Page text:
1. Mahonia Aquifolium Herbal Extract
Mahonia Aquifolium (also known as Oregon Grape Root) grows in various parts of North America, South American and Europe. Berberine is one of the active ingredients in Mahonia Aquifolium which fights the inflammatory responses. It has significant anti-microbial properties, and helps to eliminate bacteria, viruses, parasites and other harmful microorganisms. Alkaloids found in Mahonia Aquifolium (Oregon Grape) inhibit the over-proliferation of skin cells called keratinocytes, which is a hallmark of psoriasis. The stem and leaves of this plant are grounded into a powder or distilled into an extract. This extract is used to make up the topical creams, ointments and shampoos that are used for the treatment of Psoriasis by reducing the redness and thickness of psoriatic flares along with other symptoms. See our full range of Mahonia Aquifolium Psoriasis treatments here.
It’s safe and effective. When taken orally, it can also help to battle some of the internal causes that trigger psoriasis. The dosage is 1/2 to 3/4 teaspoon (3 ml) taken three times per day. It’s often recommended to dilute the extract in water or juice for a better taste.
In a clinical trial conducted in London on 50 Psoriasis patients, it was found that application of Oregon grape extract significantly improved the symptoms of 86% of the patients. Most of them noticed a marked improvement in just four weeks.
In Germany, another study in which 440 Psoriasis patients were treated with ointment from this plant. It was reported that 81% of the patients improved their symptoms or completely healed the condition. Oregon grape extract dropped the number of patients who had severe psoriasis from 30% to less than 6% in just 3 months of treatment.
2. Colloidal Oatmeal Bath
Oatmeal has long been known to soothe irritated skin — not when you eat it, but when you apply it to the skin. All you need is plain ground oats and a bathtub. Oatmeal is scientifically proven to reduce skin swelling and itching, it contains fats like omega-3 and omega-6 fatty acids that are healthy for your skin.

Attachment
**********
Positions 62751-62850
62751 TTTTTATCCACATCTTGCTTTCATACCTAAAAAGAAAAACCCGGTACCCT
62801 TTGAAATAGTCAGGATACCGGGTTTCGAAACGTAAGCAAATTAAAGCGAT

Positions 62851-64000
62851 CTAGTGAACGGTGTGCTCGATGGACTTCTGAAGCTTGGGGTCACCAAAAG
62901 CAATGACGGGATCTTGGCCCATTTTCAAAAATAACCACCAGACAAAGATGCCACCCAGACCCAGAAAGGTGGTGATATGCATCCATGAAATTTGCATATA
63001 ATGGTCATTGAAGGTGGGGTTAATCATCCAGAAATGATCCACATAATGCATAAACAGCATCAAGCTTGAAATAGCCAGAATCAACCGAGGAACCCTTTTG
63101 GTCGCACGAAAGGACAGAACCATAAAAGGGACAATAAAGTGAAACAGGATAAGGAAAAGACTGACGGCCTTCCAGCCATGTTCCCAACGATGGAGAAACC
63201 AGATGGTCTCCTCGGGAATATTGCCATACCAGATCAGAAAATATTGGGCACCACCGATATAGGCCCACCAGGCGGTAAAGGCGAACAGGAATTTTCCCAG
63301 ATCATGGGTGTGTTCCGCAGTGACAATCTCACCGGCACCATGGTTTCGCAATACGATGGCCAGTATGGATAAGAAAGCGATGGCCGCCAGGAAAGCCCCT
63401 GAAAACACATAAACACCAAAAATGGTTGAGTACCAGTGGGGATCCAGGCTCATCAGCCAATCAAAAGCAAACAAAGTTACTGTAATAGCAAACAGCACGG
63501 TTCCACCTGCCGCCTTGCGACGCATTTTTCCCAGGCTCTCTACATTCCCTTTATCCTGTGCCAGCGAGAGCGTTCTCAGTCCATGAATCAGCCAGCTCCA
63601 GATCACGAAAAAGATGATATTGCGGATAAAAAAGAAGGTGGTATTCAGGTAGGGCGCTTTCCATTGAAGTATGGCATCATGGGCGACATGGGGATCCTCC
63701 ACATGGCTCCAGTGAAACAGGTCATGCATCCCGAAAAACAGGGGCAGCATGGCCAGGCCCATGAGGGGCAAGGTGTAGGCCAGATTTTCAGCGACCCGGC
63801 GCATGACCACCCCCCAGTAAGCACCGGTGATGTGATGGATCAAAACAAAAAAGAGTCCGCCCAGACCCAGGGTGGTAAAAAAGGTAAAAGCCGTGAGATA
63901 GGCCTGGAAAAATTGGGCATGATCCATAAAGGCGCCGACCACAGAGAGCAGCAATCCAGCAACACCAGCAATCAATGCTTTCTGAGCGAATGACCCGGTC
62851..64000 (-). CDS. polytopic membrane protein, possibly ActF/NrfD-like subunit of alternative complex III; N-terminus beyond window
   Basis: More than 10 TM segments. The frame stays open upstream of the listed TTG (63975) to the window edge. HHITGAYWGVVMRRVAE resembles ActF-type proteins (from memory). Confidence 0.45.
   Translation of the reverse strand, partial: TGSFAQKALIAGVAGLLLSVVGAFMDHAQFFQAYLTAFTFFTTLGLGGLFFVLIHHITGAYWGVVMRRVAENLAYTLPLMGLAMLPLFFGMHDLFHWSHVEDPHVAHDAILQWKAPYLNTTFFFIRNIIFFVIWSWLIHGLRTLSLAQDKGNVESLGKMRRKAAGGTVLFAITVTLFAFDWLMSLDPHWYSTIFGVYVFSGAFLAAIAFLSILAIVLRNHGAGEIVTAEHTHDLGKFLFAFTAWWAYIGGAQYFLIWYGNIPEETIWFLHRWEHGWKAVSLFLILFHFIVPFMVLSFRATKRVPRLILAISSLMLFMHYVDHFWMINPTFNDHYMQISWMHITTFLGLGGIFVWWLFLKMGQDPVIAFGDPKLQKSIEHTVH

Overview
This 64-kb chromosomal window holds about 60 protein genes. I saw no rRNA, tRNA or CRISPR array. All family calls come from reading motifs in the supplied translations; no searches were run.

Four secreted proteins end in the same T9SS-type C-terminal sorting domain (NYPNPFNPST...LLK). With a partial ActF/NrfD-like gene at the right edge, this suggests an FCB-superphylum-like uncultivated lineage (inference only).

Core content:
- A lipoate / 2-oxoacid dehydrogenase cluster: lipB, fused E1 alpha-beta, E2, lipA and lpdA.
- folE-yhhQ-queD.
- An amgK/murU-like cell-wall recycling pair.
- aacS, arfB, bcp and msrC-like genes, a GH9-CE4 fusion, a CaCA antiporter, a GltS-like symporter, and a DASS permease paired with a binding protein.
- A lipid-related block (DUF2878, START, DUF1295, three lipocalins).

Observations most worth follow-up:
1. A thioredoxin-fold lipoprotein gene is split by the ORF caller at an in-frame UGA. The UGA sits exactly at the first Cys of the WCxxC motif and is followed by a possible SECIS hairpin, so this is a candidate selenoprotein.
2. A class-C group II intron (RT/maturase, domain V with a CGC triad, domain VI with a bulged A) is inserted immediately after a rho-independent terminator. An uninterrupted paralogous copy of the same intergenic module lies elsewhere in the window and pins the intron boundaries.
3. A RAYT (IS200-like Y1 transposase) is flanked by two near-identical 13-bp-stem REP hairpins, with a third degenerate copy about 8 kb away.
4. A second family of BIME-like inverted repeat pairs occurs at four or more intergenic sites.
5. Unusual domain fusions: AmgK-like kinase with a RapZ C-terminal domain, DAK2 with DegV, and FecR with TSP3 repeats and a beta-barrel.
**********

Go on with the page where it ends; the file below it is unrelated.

Colloidal oatmeal is a finely ground oatmeal that dissolves in hot water and won’t clog your drain. You can buy it ready-made or you can make your own colloidal oatmeal by grinding whole oats in a blender or food processor until the texture is a little grittier than regular flour. To see if you’ve ground it fine enough, mix a tablespoon in a cup of hot water. It should blend and stay suspended, with very little settling on the bottom.
Don’t use instant oatmeal. It is gentle on the skin and rarely causes skin allergies, but you should use organically grown oats for your bath to reduce the possibility of any irritants.
For your bath it’s best to start with 1/2 cup (4 ounces) of colloidal oatmeal and work up to as much 1 1/2 cups (12 ounces). Don’t make the water too hot and add the oatmeal into the bath under the running water. It is good to infuse your bath with essential oils like Lavender.
“Colloidal oatmeal is thought to have both anti-inflammatory and antioxidant properties due to the presence of compounds such as Vitamin E, Ferulic acid, and Avenanthramides. It is thought that these compounds can help soothe the skin, and many people do report a beneficial effect,” explains Dr. Ophelia Veraitch dermatologist at The Cranley Clinic, Harley Street.
3. CBD Oil
A great deal has been written about the benefits of CBD oil for psoriasis sufferers. It is used mainly as drops that are held under the tongue for fast absorption into the blood stream. This allows for the benefits to be felt much quicker than with edibles that need to pass through the digestive system. Drops should be taken every 4-6 hours and it’s advisable to start with a low dose (500mg per 10ml) and work up to a high dose (2000mg per 10ml) depending on your requirements. Working out exactly how much CBD is effective for you is personal and is discovered through a process of trial and error by adjusting up or down as needed. For topical use, there are creams and ointments available that contain CBD but probably, just adding a few drops of your CBD Oil to your own skin moisturisers and emollients, could work just as well.
See our sister site for a range of CBD oil’s – www.thehonestleafcompany.com
What are the benefits of CBD?
- Can Prevent the Overgrowth of Skin Cells
- Has Immunosuppressant Properties
- Has Anti Inflammatory Properties
- Can Alleviate Stress
- Acts as a Natural Pain Reliever and Analgesic
- Boosts the Immune System
- Relieves the Symptoms of Depression and Anxiety
4. Apple Cider Vinegar
According to the National Psoriasis Foundation, Apple Cider Vinegar may help soothe the itching or irritation from psoriasis due to its antiseptic properties especially on the scalp. Research has shown that, when used externally, it promotes blood circulation in the small capillaries of the skin, has antiseptic qualities which prevent bacteria, and regulates pH levels on the skin.
Apple Cider Vinegar can be used in the following ways:
- Apply the vinegar directly to the scalp several times a week but not if the scalp is cracked, bleeding, or there are open wounds as it could cause pain and possibly further irritation. It’s advisable to dilute the vinegar to start with to reduce the possibility of any burning sensation. Rinse the scalp once the vinegar has dried.